A former Model T factory builds the next generation of cancer treatments
Caption: The Ford plant in Pittsburgh assembled up to 40 Model Ts a day through the early 1930s. Ford’s Highland Park, Michigan, plant (shown here) was of the same design. (Photo courtesy The Henry Ford)
A century ago, an imposing multistory building in Pittsburgh’s East End became one of the nation’s first Model T Ford assembly plants, lifting materials from rail tracks below to fabricate cars from the top floor down.
Today, that same building has been transformed through a $330 million investment by the University of Pittsburgh for a new kind of construction—creating tailor-made treatments to combat cancer and other diseases.
Appropriately named The Assembly, the eight-story building at Baum Boulevard and Morewood Avenue will house scores of researchers largely devoted to cancer.
The building, which later housed a clothing factory and a stationery store, sits just a block away from the flagship UPMC Hillman Cancer Center building, and expands the center’s research space by 50%, says Robert Ferris, Hillman Professor of Oncology and Hillman director.
“It’s very fortuitous to find a place right nearby in such a crowded neighborhood,” he says.
“Both Bob and I are extremely excited about the ability to move into this new space,” adds Dario Vignali, Distinguished Professor of Immunology and interim chair of Pitt’s Department of Immunology, whose scientists will have a major footprint at The Assembly.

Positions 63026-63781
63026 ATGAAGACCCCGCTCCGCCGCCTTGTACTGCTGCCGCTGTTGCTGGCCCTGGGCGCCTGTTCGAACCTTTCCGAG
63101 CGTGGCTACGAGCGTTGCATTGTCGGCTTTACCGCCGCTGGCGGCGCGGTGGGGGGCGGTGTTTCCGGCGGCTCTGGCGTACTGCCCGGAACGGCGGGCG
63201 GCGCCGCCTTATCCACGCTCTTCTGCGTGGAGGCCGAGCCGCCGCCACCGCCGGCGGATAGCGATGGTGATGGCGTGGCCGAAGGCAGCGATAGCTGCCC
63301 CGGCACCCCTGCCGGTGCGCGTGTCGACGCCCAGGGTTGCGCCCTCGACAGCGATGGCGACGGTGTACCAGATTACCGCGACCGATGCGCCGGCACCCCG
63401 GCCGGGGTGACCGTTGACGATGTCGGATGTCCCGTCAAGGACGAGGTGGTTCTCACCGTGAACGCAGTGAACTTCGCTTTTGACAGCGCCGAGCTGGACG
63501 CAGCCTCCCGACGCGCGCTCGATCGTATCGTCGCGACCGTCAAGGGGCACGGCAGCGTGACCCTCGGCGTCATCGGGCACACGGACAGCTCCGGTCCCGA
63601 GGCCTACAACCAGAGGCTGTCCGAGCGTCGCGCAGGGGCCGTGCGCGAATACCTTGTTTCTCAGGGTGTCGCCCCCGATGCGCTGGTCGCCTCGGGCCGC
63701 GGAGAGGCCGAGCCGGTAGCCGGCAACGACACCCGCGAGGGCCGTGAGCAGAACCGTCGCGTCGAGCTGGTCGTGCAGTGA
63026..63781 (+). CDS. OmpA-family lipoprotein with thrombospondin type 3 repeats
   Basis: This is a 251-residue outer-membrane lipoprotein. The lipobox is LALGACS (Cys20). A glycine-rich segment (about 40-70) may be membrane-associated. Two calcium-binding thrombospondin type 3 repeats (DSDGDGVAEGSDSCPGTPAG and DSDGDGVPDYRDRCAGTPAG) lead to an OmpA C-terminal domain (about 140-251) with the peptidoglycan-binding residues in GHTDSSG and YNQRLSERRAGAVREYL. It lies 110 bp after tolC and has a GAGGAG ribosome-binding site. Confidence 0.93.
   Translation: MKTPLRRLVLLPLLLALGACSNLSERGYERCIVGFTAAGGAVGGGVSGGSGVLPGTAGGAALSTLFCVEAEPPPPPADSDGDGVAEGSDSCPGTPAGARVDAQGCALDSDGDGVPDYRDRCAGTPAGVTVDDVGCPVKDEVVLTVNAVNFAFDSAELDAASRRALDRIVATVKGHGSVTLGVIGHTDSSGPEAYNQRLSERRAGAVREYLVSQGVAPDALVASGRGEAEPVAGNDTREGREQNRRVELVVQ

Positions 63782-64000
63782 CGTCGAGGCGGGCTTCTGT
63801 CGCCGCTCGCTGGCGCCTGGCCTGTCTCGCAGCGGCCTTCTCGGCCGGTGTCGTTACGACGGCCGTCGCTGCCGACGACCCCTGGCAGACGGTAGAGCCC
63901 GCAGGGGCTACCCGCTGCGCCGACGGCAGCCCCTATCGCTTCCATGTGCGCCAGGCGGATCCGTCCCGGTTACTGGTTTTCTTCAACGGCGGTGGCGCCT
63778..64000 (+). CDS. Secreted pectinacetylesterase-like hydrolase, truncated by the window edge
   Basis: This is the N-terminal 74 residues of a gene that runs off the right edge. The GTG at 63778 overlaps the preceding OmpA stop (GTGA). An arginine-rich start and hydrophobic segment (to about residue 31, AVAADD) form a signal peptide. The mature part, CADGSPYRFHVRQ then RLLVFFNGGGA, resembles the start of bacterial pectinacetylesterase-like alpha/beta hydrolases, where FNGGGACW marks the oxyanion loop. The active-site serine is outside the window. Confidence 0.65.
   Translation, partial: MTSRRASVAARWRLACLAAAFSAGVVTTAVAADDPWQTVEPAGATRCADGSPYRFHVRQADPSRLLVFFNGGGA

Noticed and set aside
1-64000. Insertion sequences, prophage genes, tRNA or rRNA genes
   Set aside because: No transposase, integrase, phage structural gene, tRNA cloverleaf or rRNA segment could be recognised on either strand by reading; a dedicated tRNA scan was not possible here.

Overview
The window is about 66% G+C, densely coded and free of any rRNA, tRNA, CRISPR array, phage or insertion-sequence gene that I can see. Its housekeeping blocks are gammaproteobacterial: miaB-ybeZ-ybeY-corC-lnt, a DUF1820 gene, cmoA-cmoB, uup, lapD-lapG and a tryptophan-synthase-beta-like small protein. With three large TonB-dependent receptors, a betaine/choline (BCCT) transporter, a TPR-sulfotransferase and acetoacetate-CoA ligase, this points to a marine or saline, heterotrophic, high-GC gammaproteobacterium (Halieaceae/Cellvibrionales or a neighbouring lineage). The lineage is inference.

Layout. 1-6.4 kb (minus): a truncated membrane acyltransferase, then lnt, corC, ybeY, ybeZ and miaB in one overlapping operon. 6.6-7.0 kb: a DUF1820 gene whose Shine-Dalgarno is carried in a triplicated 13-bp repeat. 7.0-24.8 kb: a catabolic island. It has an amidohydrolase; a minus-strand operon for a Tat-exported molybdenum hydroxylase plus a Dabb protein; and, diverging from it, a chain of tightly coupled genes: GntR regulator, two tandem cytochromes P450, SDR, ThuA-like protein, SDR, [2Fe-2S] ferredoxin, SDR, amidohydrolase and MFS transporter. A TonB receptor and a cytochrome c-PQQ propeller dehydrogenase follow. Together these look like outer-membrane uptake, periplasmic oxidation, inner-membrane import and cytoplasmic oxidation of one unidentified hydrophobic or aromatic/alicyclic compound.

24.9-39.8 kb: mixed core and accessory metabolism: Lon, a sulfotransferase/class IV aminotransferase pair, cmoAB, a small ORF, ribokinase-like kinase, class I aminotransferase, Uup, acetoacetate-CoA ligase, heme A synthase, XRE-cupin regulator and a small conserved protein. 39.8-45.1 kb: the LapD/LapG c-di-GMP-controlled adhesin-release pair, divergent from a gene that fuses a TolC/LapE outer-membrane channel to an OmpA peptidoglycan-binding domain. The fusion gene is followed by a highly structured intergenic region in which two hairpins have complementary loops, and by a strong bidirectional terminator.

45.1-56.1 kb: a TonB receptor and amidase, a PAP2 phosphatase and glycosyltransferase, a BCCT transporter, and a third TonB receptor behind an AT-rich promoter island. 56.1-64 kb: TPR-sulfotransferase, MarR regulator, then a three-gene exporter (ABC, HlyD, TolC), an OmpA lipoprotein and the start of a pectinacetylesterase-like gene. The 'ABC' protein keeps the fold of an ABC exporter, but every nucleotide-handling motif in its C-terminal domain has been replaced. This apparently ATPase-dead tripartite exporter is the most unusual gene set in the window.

The building is filled with references to its automotive history, from vintage photos in the elevators to a 4 1/2-story atrium known as the crane shed, which occupies the space where cranes used to lift raw materials off train cars and deposit them on platforms that fed into the different floors.
Those loading platforms have been repurposed into balcony meeting spaces that look down on the crane shed, which overlooks the East Busway.
The Assembly’s architects created spaces where researchers from different disciplines can meet to share results, ideas, food—the master plan is to foster serendipity.
All told, the existing five floors of labs can accommodate more than 600 scientists.
“At the end of the day, the reason why this building is going to be successful is what always makes science successful: people,” says Greg Delgoffe, associate professor of immunology and director of the Tumor Microenvironment Center, whose labs have moved to The Assembly. “The whole point of this beautiful, historic place is that it brings together a number of really important sets of researchers.”
Computational biology groups at The Assembly (check out the “Seeing Patterns” sidebar) will help power discovery. Among other feats, those scientists are able to compare and contrast patient genomes. “The question we’re often trying to answer is, ‘Why does one person clear the tumor when another person is unresponsive?’” says Vignali.
The Assembly will also pull in cancer researchers from Magee-Womens Research Institute, including Adrian Lee, the Pittsburgh Foundation Professor of Precision Medicine, and Steffi Oesterreich, Shear Family Professor of Breast Cancer Research and codirector of the Women’s Cancer Research Center. The two are making important advances in the genetic study of breast cancers and their treatments. (See “What does the patient really need?” also in this issue.)
And while there are no spinoff companies located in the building now, such tenants could move in as commercialization opportunities emerge from the research under way, Ferris and Vignali say. That would add to the roster of cancer startup firms these groups have already generated, such as BlueSphere Bio, cofounded by former immunology chair Mark Shlomchik; BlueSphere is creating individualized T cell therapies. Another startup, Novasenta, founded by Delgoffe, Ferris and Vignali, develops detailed analyses of human tumor samples to seek new therapeutic targets.